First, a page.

The chorus of one of my favorite hymns entreats, “Lift up your heart! Lift up your voice! Rejoice, again I say, rejoice!” (“Rejoice, the Lord Is King!” Hymns, no. 66). The text of the hymn is taken from Paul’s writings to the Philippians: “Rejoice in the Lord alway: and again I say, Rejoice” (Philippians 4:4). The dictionary defines rejoice as “to feel joy or great delight.”1
The source of the kind of joy which causes us to rejoice is an understanding of the plan of salvation.
Joy comes when we have the Spirit in our lives (see Alma 22:15). When we have the Spirit, we rejoice in what the Savior has done for us.
What do we need to do to have this kind of joy? In addition to attaining saving ordinances and following the living prophet, we need to live in accordance with certain fundamental spiritual principles, such as prayer, scripture study, righteous living, and service to others. It is well understood that if we engage in sinful conduct, we must repent. Let me suggest three other areas or distractions we need to avoid in order to maintain joy and rejoice more fully in the Savior’s gift: (1) avoid distractions which keep us from doing what we ought to do, (2) avoid the magnification of small imperfections, and (3) avoid unfavorable comparisons with others.
We are often unaware of the distractions which push us in a material direction and keep us from a Christ-centered focus. In essence we let celestial goals get sidetracked by telestial distractions. In our family we call these telestial distractions “Saturday Morning Cartoons.” Let me explain.
When our son, Larry, was five years old, I asked him what he wanted to be when he grew up. He said he wanted to be a doctor like his Uncle Joe. Larry had experienced a serious operation and had acquired great respect for doctors, especially his Uncle Joe. I proceeded to tell Larry how all the worthwhile things he was doing would help prepare him to be a doctor.
Several months later, I asked him again what he would like to be. This time he said he wanted to be an airline pilot. Changing the goal was fine, so I proceeded to explain how his various activities would help him achieve this goal. Almost as an afterthought I said, “Larry, last time we talked you wanted to be a doctor. What has changed your mind?” He answered, “I still like the idea of being a doctor, but I have noticed that Uncle Joe works on Saturday mornings, and I wouldn’t want to miss Saturday Morning Cartoons.”
Since that time our family has labeled a distraction from a worthwhile goal as a Saturday Morning Cartoon.
What are some of the Saturday Morning Cartoons that distract us from attaining the joy that we desire? Some want to be married in the temple but only date those who do not qualify for a recommend. Others want to be a good home teacher or visiting teacher but are distracted by the constant parade of TV programs, catalogs, and other material maintenance and don’t find time to minister to those they are assigned to teach. Still others want to have family prayer but allow little matters to build into discord that make it harder for the family to kneel together. If we examine the reasons we don’t do what we ought to do, we find that the list of Saturday Morning Cartoons is almost endless.
The greatest gift to all mankind is the Atonement of Jesus Christ. If we are to rejoice in this gift, we need to avoid the Saturday Morning Cartoons of life which distract our focus from the Savior and the celestial goal for which we strive.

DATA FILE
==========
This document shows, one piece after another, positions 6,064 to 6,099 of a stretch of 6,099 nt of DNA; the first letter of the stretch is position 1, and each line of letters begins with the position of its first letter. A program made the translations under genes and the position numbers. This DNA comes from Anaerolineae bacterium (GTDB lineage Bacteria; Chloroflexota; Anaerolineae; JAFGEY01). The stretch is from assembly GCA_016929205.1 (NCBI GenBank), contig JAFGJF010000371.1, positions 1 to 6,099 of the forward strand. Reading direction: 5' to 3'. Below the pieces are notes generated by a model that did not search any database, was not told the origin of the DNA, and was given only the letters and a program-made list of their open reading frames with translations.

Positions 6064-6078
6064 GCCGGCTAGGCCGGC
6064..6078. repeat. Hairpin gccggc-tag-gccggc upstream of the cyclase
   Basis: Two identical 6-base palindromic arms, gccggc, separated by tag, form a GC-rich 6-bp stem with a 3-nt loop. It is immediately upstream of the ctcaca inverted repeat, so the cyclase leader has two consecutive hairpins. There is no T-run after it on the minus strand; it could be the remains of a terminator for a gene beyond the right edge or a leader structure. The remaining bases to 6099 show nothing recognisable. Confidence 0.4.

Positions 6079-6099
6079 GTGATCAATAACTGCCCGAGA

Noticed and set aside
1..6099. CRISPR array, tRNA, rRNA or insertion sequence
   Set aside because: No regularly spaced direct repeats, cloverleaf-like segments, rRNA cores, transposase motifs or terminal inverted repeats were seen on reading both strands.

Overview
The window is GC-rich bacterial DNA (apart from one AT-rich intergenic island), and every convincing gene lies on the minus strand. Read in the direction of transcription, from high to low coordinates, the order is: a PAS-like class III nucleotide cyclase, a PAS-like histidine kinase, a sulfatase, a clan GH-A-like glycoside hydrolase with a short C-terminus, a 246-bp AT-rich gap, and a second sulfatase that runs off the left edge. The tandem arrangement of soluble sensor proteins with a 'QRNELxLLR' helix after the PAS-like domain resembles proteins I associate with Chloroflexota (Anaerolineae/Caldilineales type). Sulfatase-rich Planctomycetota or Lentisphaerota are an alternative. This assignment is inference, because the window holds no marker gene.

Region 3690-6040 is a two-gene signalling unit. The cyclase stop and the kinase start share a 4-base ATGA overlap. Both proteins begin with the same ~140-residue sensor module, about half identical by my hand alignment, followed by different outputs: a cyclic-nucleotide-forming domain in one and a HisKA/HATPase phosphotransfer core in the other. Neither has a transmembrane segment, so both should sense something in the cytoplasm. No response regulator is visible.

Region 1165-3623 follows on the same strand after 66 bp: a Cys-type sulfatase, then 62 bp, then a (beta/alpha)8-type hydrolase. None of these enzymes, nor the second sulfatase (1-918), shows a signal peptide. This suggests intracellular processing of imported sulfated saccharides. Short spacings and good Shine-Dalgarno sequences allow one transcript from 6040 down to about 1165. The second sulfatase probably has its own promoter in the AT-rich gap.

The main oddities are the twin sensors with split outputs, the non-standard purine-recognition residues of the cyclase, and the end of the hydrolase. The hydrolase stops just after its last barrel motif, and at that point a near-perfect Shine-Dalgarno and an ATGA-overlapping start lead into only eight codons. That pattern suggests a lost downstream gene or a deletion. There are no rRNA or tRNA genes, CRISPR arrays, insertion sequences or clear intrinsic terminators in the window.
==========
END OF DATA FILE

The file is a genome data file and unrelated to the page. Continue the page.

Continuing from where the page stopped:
A second group who do not find joy are distracted by magnifying small areas of imperfection so as to drive out happiness. Some have allowed their own perceptions of imperfection to cloud the reality of their lives. An objective outsider observing them would conclude that they should be joyful. But they do not feel to rejoice. They are like the couple who have been invited to visit a beautiful garden. Instead of celebrating the visual feast, they see only the few wilted flowers and weeds and the relatively small areas which are not beautiful to behold. They do not feel the garden meets their expectations. In like manner, they are unduly critical of themselves and of others. They have become accustomed to exaggerating small imperfections and underestimating great blessings and have lost the capacity to rejoice.
The Savior in Luke mildly cautioned Martha about this approach when she complained that her sister Mary was spending too much time listening to the Savior instead of serving temporal needs. He said, “Martha, Martha, thou art … troubled about many things” (Luke 10:41). The Savior then indicated that Mary was focused on what really mattered.
A third area of distraction that can destroy joy is comparing our talents and blessings with others. The growth in our own talents is the best measure of personal progress. In recent years the concept of “personal best” has become widely accepted. This has great merit. Remember we usually judge others at their best and ourselves at our worst. In the parable of the talents, the servants who received five talents and two talents were praised by the Lord for increasing their talents and told to “enter thou into the joy of thy lord.” The servant who was rebuked was the servant who buried the talent given him. (See Matthew 25:14–30.) Comparing blessings is almost certain to drive out joy. We cannot be grateful and envious at the same time. If we truly want to have the Spirit of the Lord and experience joy and happiness, we should rejoice in our blessings and be grateful. We should especially rejoice in the blessings that are available through the temple.
Let us avoid the Saturday Morning Cartoons of life, particularly those that would keep us from the temple. Let us rejoice in the promise that is ours through the Atonement of the Savior and through Christlike living adhere to the counsel of the Psalmist: “This is the day which the Lord hath made; we will rejoice and be glad in it” (Psalm 118:24).